We looked at the situation in their respective institutions. Let me tell you that, at this rate, by the end of the fiscal year, which is very near, every health care institution in Montreal will end the year with a 10% to 12% deficit. I did not take the time to check in Quebec city, or even Jonquière, but I will one day, because I suspect that the trend is relatively similar.
What does it mean? It does not mean that the management is not good, not at all. If the same thing is happening in every hospital, it means there is a basic trend. Every health care institution will end up with a $10 to $12 million deficit.
Let us take the CHUM as an example. As we know, the CHUM is the result of the merger of Notre-Dame, Saint-Luc and Hôtel-Dieu hospitals. It has a $400 million budget, which is quite a lot. On this $400 million, the shortfall in the money managers need for their various programs and do not have will be $40 million.
Therefore, Quebec finance minister Landry is quite right when he says that it is not a matter of money. Yes, we need to think about how we are going to reorganize the health care system. In the medium term, however, for the next three, four or five years, it is clear that, without a significant injection of funds into the system, there will be problems.
The Government of Quebec, with its own money—the National Assembly has done its part—will inject $2.5 billion into the system in the next few years. This, however, will not be enough. We must not assume that the public is not upset, that they are not angry at seeing the government, with its surpluses estimated at between $97 billion and $137 billion—it could be more than $95 billion—doing nothing.
Year after year, our colleague from Saint-Hyacinthe—Bagot, the Bloc Quebecois finance critic since 1993, has made predictions and has never been wrong.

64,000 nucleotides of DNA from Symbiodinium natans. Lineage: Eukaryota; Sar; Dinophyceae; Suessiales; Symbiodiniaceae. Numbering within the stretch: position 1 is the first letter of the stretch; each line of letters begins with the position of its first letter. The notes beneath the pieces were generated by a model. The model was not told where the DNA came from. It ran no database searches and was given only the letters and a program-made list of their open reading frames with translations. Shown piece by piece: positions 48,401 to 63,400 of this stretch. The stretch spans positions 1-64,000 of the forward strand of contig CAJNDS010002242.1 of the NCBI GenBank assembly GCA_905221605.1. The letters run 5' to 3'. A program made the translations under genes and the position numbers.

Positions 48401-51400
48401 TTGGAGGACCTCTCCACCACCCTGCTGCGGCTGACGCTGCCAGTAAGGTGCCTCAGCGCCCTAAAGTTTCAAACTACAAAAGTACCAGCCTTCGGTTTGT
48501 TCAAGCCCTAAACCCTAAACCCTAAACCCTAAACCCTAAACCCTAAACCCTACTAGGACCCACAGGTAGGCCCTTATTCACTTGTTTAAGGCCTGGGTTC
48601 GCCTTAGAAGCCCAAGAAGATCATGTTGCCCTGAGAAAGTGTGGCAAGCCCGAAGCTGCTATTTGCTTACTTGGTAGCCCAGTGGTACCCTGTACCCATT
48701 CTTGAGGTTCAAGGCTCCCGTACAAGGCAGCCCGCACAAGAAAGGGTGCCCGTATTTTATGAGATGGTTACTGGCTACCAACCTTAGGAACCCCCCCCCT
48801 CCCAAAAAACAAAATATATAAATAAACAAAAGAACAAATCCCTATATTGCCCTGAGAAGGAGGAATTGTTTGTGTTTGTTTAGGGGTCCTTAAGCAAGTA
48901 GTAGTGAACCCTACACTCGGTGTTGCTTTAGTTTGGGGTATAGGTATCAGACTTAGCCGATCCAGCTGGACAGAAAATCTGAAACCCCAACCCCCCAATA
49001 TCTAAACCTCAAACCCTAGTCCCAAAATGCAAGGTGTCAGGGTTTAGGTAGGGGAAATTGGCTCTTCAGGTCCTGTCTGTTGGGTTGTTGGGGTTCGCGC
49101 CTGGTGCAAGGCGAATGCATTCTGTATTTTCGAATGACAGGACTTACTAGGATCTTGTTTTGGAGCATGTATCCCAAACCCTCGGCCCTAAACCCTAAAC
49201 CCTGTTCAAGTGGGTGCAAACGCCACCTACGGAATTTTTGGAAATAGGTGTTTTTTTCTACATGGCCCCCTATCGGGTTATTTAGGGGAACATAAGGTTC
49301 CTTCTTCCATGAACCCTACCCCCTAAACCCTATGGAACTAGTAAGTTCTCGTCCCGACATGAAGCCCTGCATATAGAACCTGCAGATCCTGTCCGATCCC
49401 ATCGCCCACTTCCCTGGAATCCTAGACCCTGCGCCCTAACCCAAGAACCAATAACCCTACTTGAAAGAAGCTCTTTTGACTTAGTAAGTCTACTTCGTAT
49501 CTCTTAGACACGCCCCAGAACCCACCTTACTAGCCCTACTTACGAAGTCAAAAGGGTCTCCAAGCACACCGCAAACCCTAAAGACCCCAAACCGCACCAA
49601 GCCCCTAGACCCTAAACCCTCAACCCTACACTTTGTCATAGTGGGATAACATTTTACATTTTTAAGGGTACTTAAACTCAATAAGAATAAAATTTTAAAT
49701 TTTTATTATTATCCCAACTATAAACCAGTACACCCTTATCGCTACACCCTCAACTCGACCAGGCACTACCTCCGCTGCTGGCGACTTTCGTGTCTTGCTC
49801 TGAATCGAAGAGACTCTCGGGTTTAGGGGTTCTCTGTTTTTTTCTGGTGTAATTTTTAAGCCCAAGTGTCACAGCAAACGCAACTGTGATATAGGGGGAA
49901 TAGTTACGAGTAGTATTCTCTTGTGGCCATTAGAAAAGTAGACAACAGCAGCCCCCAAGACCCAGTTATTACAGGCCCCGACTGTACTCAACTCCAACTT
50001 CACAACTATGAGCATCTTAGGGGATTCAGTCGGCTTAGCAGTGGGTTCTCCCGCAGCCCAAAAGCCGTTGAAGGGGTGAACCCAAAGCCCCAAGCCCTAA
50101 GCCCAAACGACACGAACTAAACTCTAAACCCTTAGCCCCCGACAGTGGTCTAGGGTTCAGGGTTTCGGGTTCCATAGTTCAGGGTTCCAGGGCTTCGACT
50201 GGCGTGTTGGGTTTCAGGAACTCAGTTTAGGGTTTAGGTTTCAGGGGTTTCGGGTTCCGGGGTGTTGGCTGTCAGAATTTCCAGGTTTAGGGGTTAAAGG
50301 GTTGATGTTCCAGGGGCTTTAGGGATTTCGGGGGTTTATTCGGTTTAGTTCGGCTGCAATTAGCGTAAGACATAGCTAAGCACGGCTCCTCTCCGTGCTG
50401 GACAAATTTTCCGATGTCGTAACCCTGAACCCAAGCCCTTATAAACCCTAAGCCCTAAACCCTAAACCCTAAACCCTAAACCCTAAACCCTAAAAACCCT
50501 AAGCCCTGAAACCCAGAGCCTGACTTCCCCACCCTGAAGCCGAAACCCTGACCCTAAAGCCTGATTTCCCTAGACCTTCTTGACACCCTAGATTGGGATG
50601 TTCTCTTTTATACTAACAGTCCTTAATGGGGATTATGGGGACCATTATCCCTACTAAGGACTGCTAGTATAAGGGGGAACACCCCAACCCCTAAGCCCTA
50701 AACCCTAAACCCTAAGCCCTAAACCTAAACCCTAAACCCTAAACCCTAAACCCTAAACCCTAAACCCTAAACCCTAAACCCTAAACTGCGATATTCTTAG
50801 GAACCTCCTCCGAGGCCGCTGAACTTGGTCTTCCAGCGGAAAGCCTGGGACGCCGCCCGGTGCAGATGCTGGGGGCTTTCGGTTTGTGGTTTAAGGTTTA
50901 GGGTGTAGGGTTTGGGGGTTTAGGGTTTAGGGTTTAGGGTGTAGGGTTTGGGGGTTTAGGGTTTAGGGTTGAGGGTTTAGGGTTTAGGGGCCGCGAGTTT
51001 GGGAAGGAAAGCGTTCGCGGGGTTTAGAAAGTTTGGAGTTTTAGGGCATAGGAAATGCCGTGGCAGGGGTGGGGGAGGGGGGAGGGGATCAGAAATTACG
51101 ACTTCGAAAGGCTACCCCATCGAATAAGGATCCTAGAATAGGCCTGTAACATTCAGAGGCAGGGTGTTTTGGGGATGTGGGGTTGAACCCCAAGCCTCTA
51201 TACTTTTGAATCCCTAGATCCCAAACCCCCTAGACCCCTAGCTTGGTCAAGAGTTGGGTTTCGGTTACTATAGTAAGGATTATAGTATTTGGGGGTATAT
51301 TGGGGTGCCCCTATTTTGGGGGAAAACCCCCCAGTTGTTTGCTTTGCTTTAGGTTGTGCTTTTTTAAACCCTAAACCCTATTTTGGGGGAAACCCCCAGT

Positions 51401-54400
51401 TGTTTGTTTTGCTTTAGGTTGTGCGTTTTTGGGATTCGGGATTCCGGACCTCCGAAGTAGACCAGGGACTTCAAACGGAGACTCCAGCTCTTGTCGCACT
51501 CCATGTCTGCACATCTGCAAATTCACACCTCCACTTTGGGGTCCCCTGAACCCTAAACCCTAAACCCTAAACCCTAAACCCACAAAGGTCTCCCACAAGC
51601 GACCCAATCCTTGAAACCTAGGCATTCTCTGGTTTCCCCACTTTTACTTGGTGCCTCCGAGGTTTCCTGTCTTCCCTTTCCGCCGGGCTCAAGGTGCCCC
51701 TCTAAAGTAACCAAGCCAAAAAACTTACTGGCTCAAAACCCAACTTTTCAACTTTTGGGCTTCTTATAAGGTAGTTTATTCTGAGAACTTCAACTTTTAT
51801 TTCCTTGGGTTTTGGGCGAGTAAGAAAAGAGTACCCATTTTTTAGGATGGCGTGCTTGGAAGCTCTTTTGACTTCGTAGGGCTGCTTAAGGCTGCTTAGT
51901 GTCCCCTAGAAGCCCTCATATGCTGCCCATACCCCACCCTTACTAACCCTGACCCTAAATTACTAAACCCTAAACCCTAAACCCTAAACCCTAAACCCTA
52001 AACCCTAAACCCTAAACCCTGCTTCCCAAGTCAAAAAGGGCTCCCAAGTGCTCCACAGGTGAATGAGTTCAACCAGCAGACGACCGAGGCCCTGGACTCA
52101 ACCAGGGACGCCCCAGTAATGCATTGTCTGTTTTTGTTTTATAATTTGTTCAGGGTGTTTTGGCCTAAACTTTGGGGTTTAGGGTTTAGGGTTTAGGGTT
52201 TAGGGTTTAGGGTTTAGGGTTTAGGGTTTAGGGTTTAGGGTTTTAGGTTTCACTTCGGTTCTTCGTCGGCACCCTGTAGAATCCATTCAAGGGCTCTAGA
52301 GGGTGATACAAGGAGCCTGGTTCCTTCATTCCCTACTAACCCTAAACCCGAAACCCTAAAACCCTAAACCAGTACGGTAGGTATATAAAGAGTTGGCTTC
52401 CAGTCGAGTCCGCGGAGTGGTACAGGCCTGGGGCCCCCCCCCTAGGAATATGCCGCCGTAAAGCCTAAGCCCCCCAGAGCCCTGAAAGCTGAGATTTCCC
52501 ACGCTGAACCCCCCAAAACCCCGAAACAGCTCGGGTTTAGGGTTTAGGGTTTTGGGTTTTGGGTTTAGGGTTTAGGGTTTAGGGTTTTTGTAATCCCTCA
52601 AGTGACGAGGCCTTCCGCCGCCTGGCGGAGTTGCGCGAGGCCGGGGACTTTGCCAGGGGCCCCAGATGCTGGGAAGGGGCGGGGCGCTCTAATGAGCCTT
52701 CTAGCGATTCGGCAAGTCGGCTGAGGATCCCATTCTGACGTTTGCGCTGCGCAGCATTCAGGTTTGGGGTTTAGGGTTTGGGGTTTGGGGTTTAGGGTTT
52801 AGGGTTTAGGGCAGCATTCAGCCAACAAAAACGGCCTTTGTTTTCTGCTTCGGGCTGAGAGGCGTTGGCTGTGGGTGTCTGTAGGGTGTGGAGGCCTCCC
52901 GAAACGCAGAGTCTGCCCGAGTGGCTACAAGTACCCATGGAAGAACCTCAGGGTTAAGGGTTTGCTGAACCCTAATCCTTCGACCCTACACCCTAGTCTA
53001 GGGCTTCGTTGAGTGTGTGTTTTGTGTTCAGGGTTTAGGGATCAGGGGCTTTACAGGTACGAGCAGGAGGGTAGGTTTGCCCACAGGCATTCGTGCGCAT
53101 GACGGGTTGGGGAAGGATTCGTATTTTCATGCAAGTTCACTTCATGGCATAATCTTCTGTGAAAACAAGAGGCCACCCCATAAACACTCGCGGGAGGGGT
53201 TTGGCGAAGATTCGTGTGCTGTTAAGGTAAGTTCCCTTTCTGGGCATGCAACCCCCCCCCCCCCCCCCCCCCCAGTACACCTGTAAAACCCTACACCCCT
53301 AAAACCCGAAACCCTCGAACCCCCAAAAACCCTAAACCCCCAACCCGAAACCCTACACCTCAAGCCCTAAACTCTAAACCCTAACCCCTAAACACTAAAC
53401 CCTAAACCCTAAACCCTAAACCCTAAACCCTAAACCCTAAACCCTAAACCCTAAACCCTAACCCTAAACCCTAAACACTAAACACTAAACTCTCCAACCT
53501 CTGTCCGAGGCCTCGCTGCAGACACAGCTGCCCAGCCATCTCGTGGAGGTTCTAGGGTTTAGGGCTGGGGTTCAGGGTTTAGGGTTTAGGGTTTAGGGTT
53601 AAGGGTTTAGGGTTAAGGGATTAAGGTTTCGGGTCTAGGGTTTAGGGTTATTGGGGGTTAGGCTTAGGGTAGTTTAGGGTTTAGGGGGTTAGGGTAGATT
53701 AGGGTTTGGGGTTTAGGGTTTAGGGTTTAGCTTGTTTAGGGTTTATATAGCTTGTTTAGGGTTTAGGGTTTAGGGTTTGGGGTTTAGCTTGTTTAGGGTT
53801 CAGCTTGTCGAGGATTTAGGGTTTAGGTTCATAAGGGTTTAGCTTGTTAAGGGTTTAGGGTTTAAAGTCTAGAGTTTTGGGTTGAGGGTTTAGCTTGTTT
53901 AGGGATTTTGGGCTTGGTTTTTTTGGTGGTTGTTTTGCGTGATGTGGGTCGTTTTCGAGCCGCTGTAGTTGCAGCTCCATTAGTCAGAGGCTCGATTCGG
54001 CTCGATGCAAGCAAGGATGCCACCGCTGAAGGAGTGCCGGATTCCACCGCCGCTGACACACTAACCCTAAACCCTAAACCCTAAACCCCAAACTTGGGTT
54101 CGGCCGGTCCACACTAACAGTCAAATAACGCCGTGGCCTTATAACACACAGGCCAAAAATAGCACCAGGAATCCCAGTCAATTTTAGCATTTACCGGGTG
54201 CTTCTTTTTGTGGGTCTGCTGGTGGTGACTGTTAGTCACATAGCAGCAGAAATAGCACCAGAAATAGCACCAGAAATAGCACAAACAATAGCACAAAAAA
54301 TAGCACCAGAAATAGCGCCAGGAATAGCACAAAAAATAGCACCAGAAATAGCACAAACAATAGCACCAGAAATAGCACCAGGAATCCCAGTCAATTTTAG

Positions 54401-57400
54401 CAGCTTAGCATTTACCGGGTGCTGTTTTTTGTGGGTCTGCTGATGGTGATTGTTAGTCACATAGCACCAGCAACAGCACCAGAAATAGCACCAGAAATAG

I know that the member for Louis-Hébert is closely following, like me, the career of our finance critic, the member for Saint-Hyacinthe—Bagot, and that he has never been wrong in his predictions. He is much better at it than the Minister of Finance. He has never been wrong in his predictions. He thinks the surplus could be over $95 billion.
It is this government's responsibility to restore transfer payments. There are many backbenchers in the Liberal Party. There is no shame in being a backbencher as long as one is strong and can stand one's ground. I ask them to add their voices to those of the Bloc Quebecois, the Progressive Conservative Party, the Reform Party and the New Democratic Party to put pressure on the government.
Liberal backbenchers cannot be content with being what Clémence Desrochers called backing vocals. I do not know if it means anything to members, but in a signing group, there are always the lead signers and the backing vocals.
Liberal backbenchers are what Clémence Desrochers, a great humorist from Quebec, called backing vocals. They must not be content with playing second fiddle; they must express the concerns of Quebecers and also of people from the other provinces because, I will say it again, there is great unanimity with regard to health care issues.
I want to give other examples of what we would do with the $500 million that the Premier of Quebec could invest in the health care system as soon as he got it. This represents the budget of almost a quarter of Montreal's hospitals or half the budget of the whole CLSC network in Quebec.
Members know that the CLSCs are a rather unique model that we have in Quebec. People from all over the world or at least from North America come to Quebec to learn more about the CLSC network because it is a unique example of a network totally focused on the community, particularly for front line services.
What do we find in CLSCs? We find of course all the services relating to young children, specialized services for people living through a crisis, and support services for community organizations. It is therefore important that CLSCs be an effective and adequately funded network, to continue to provide services to our fellow citizens.